Matthew Newman, reporter for the New York Empire Sentinel, should have seen his assignment to cover the trial as the opportunity of a lifetime. But Matthew is also a native of Marquette, Michigan, where the trial will be held. Matthew left Marquette long ago and does not relish returning to deal with a distant sister and her drunkard husband, or to attend his niece’s wedding, set for the weekend after the trial begins.The situation becomes more difficult for Matthew when he learns that Roosevelt is staying at the home of George Shiras. Once close friends, Matthew and George have not seen each other in years after a serious blow caused Matthew to leave Marquette. Now he is uncertain how to deal with George’s overtures of friendship.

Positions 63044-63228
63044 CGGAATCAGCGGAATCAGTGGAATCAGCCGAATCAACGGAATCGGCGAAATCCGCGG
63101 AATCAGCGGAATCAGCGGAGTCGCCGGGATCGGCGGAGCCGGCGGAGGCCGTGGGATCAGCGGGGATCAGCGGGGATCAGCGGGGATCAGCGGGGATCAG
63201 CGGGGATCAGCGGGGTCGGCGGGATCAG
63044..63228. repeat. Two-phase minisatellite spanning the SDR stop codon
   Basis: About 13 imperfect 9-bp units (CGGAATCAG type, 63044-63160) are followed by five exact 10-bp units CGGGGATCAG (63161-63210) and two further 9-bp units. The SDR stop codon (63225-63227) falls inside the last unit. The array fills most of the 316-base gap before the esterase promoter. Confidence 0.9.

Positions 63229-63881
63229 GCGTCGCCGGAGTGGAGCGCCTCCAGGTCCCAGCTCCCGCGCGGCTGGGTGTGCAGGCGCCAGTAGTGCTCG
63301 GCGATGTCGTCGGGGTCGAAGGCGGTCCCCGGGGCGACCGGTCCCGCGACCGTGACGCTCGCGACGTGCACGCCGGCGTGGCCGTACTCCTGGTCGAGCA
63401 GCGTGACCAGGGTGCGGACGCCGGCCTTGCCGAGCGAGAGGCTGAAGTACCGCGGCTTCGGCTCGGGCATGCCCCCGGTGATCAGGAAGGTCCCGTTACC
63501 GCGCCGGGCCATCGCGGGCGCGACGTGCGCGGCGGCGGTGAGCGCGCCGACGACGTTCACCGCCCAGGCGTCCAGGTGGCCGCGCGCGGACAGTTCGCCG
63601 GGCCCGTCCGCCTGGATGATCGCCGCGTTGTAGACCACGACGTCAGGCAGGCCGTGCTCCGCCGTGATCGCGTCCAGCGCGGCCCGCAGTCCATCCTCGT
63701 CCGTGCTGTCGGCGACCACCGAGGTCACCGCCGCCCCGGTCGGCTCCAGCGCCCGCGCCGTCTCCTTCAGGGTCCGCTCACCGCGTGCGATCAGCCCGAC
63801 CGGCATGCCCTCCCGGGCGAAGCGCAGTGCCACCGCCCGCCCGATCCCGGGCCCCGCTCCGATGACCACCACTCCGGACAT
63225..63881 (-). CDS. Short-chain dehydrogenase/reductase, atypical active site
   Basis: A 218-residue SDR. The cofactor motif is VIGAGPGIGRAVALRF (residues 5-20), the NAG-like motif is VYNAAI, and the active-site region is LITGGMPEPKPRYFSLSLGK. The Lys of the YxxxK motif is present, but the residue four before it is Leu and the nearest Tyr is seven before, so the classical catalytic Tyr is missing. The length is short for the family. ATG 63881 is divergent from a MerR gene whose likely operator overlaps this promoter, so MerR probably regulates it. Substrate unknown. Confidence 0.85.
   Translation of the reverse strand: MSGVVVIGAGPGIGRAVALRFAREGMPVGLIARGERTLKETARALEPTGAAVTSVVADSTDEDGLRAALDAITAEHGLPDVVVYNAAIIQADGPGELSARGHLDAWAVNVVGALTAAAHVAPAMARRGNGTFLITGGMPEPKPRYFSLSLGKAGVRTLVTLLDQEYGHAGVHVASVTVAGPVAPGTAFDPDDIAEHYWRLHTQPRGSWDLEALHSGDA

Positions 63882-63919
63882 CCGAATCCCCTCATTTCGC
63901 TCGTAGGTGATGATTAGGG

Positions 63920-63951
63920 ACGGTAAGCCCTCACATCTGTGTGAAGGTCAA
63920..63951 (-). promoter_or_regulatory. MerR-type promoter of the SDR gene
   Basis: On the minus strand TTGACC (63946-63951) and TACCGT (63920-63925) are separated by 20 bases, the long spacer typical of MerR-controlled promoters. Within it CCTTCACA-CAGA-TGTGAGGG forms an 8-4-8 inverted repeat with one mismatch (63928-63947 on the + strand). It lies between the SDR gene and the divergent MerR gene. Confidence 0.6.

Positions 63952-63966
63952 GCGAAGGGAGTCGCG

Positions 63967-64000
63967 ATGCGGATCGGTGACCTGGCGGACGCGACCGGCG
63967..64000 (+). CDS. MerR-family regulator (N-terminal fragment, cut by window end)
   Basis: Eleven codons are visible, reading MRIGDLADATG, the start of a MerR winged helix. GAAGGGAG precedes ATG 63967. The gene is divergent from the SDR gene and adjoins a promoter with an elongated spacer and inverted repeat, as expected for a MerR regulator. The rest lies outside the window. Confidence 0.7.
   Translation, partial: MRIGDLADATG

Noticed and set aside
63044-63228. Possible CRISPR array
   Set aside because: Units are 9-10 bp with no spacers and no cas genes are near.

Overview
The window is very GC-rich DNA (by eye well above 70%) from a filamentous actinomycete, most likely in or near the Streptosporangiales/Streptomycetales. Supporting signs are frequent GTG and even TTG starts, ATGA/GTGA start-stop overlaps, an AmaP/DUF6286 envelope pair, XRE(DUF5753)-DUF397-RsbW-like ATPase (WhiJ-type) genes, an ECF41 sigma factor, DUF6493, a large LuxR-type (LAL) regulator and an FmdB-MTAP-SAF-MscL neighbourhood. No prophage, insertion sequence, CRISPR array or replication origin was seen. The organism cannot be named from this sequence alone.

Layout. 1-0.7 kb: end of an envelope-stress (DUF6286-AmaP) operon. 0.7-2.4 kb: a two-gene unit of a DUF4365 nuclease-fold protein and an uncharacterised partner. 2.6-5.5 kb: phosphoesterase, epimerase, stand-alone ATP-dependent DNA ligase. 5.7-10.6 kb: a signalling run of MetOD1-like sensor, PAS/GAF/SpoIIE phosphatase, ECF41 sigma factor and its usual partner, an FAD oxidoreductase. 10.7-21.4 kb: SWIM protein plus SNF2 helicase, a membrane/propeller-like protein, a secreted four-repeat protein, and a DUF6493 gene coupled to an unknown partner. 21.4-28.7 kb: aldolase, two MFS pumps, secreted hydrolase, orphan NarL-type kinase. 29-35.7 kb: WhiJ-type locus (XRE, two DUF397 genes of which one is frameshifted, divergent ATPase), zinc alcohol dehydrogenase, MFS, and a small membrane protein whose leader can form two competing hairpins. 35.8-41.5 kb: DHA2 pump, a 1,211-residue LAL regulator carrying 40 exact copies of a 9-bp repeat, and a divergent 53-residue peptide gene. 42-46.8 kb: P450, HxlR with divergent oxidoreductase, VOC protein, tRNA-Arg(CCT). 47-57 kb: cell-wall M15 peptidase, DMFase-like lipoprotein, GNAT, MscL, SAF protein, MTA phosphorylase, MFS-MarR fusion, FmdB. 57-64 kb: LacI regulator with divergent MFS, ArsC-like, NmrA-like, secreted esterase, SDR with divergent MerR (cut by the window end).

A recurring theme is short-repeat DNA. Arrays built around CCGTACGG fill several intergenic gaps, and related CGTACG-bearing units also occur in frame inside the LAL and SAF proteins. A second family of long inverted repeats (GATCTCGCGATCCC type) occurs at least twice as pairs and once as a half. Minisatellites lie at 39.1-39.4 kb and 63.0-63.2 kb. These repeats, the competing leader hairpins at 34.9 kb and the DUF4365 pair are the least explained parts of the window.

As one witness after another, from navy admirals and secretaries to bodyguards and butlers, are called forth to testify in Roosevelt’s defense, Matthew must call forth his past and come to terms with it.
Novelist Tyler Tichelaar, a native of Marquette, Michigan, goes where biographers have never gone in detailing not only the significance of the often-ignored Roosevelt libel trial, but also how Roosevelt’s presence stirred Upper Michigan into a frenzy of excitement. This is the tale of a big man in a small town, how that small town responded, and how we all influence one another, often in unseen ways.